The spirit of clanship, or fraternity, which ran through the chivalry of the middle ages, is of the remotest antiquity. It existed in Germany, in Scandinavia, and also in Gaul. In all these countries, every young man, when adorned with his military weapons, entered the train of some chief; but he was rather his companion than his follower; for, however numerous were the steps and distinctions of service, a noble spirit of equality ran through them all. These generous youths formed the bulwark of their leader in war, and were his ornament in peace. This spirit of companionship shewed itself in all its power and beauty in the field. It was disgraceful for a prince to be surpassed in valour by his companions; their military deeds were to be heroic, but the lustre of them was never to dim the brightness of his own fame. The chief fought for victory, the followers fought for their chief. The defence of the leader in battle, to die with him rather than to leave him, were, in the minds of the military fathers of Europe, obvious and necessary corollaries of these principles. The spirit of companionship burnt more fiercely in remote ages, than in times commonly called chivalric; for if, by the chance of war, a person was thrown into the hands of an enemy, his military companions would surrender themselves prisoners, thinking it disgraceful to live in security and indolence, when their chief and associate was in misery.

And to bring the matter home to English readers, it may be mentioned, that in the history of our Anglo-Saxon ancestors, many instances are recorded where vassals refused to survive their lord. Cyneheard, brother of the deposed king Sigebyrcht, slew the usurper Cynewulf; and though he offered freedom to the attendants of the slain, yet they all preferred death to submission to a new lord, and they died in a vain and wild endeavour to revenge him. Immediately afterwards fortune frowned on Cyneheard, and his eighty-four companions, save one, were slain, though liberty had been offered to them; but declaring that their generosity was not inferior to the generosity of the attendants of Cynewulf, they perished in a hopeless battle.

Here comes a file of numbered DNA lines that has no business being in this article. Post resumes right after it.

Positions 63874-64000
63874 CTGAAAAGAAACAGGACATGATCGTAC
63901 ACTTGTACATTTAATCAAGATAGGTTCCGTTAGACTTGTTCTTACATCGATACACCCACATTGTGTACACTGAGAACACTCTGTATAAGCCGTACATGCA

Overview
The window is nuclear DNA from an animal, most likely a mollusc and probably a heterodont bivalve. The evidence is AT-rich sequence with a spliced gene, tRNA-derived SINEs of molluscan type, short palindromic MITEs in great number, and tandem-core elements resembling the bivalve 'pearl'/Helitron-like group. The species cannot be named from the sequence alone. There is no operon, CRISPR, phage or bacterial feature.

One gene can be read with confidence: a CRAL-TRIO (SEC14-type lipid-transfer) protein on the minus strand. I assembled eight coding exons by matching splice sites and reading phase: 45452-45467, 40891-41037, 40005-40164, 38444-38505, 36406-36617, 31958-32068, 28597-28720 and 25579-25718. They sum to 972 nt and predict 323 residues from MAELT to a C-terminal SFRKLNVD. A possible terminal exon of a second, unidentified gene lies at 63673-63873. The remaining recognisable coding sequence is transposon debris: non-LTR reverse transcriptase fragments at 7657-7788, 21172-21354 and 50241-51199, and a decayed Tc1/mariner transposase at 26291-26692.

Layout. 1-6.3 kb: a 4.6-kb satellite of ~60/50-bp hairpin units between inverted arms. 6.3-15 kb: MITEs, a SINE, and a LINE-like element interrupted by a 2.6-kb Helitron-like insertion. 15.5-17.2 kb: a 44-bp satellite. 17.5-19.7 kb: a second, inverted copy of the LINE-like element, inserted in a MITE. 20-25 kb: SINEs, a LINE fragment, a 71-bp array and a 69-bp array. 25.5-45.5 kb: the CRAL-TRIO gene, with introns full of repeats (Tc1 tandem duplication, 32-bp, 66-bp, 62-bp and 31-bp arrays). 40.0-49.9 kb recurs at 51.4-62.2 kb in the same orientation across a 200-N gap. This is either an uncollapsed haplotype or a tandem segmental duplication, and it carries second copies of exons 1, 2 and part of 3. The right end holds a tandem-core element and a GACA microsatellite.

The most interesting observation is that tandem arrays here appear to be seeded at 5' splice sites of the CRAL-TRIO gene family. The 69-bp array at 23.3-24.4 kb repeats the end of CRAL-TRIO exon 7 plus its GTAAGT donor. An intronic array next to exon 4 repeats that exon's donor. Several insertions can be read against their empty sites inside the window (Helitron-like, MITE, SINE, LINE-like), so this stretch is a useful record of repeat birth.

Dignity of obedience.

The feeling which, in chivalric times, became designated as the dignity of obedience, may be traced in these circumstances, but it is more clearly shewn in a singular record of the domestic manners of ancient Europe; for we learn from Athenæus, in his treatise of the suppers of the Celts, that it was the custom of the Gaulish youths to stand behind the seats, and to attend upon their fathers during the principal daily meal.

Here we see the germ, if not of the duties of the squire to the knight, yet of the feeling which suggested their performance. The beautiful subordination of chivalry had its origin in the domestic relations of life; obedience became virtuous when nature sanctioned it, and there could be no loss of personal consideration in a youth performing services which his own father had performed, and which, as years and circumstances advanced, would be rendered to himself. Gallantry.

The gallantry of knighthood, that quality which distinguishes, and distinguishes so much to its advantage, the modern from the ancient world, was not created by any chivalric institution. We know indeed that it was cradled in the same sentiments which nursed the other principles of chivalry, but its birth is lost in the remoteness of ages; and I would rather dwell in my ignorance of the precise period of its antiquity, than think with Plutarch that the feeling arose from a judicious opinion delivered by some women on occasion of a particular dispute between a few of the Celtic tribes.